Following the revocation of the licenses of the five banks (Sovereign Bank, Beige, Construction Bank, Royal Bank and UniBank) on August 1, 2018, which were consolidated into the aptly named Consolidated Bank Ghana (CBG), government issued a bond with a face value of GHc 7.6 billion to cover the gap, between the deposit liabilities and the remaining good assets of the failed banks. Government hopes to recover much of this from the value of the substandard assets that had been on the failed banks books as at the time of their liquidation
However according to the receiver’s latest update on the affected assets and property inventory of these banks, which were released by the Bank of Ghana last week, the liabilities are much more than anticipated above the reclassified and adjusted assets of the banks indicating a less than originally expected likelihood for government to recover most of the value of the bond issued to finance the establishment of a viable balance sheet for CBG.
Data from the report indicates that most of the banks placed under receivership had been overstating the values of their assets and understating the value of their liabilities, as figures presented in the updated report showed major downward adjustments in the values for the assets and similar increases in liabilities, after the valuation adjustments made by the receiver, Nii Amanor Dodoo of KPMG.
The balance sheets of three out of the five banks showed very high overstatements of asset values. Before the adjustments, Sovereign, Beige and The Royal Bank recorded totals of about GHc 462 million, GHc 2.428 billion and GHc 1.004 billion respectively, as against GHc 191 million, GHc 499 million and GHc 376 million reported after adjustment and reclassification have been made by the receiver.
UniBank and the Construction Bank did not have significant differences however. UniBank recorded total assets of GHc 2.204 billion before adjustments and GHC 2.199 billion after adjustments were made, whereas Construction Bank recorded GHc 26 million before the adjustment and GHc 24 million after adjustment were made.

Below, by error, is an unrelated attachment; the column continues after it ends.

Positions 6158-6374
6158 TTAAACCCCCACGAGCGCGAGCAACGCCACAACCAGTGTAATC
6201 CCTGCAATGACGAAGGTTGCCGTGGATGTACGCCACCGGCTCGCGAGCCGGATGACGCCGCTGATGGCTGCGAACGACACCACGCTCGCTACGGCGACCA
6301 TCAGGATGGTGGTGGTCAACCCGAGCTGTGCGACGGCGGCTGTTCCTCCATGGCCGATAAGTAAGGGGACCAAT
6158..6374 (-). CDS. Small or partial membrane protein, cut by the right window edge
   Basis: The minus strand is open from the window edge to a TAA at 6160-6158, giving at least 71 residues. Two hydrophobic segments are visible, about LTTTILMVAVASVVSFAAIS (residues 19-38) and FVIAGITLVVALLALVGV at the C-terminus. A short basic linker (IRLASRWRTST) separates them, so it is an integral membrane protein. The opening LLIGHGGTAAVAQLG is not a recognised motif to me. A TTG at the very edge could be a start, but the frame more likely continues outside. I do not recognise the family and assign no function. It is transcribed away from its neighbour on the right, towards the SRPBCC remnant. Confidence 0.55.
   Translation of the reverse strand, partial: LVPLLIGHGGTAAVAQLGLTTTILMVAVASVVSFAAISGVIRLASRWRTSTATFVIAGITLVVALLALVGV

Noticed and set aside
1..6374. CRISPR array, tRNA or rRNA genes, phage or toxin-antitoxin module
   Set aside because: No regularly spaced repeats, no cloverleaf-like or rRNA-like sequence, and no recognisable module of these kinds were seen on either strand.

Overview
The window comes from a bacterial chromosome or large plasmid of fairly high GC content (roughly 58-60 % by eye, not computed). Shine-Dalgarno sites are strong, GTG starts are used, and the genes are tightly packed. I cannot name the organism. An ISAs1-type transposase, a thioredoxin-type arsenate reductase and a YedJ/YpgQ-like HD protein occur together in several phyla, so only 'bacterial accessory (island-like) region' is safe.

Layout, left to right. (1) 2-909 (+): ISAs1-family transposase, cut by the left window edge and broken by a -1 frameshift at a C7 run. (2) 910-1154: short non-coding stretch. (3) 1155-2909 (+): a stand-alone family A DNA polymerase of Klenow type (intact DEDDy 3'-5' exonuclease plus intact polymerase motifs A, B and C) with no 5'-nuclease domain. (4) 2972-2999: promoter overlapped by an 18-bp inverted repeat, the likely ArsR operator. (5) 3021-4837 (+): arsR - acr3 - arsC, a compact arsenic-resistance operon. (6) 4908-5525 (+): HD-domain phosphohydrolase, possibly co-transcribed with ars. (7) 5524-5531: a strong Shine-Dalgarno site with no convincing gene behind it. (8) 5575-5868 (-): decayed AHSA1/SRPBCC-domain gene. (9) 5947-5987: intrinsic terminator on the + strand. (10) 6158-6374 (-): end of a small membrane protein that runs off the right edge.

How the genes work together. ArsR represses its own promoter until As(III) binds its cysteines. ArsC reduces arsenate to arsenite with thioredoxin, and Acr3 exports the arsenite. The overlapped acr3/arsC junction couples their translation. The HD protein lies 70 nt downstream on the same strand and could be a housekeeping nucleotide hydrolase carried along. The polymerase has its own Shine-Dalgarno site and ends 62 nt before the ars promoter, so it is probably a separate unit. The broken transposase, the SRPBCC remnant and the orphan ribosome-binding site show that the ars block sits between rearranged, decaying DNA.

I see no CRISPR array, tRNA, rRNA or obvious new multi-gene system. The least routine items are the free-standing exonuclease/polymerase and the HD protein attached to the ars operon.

The total assets of the five banks after adjustments stood at GHc 3.290 billion barely half of the original figure in the books of the banks which was GHc 6.124 billion. However in the case of liabilities of the five banks, the book records of the banks originally had GHc 12.707 billion compared to GHc 13.141 billion after the reclassification and adjustment by the Receiver.
The five banks thus had a combined net liability of about GHc 9.9 billion after the accounts had undergone a reclassification and adjustment. This represents an increase of about GHc 3.3 billion on the total figure claimed by the banks in their respective books before the reclassification and adjustments by the Receiver.
Other matters to be considered
The report indicates that the Ghana Revenue Authority (GRA) and other statutory collecting entities are yet to complete examinations to determine whether there are any obligations or exposures of the Banks that remained unpaid at the date their licenses was revoked.
The recoverable amounts of other assets have also not been fully assessed, whereas the determination of the liquidation values for property and equipment and intangible assets remains in progress.
By Joshua W. Amlanu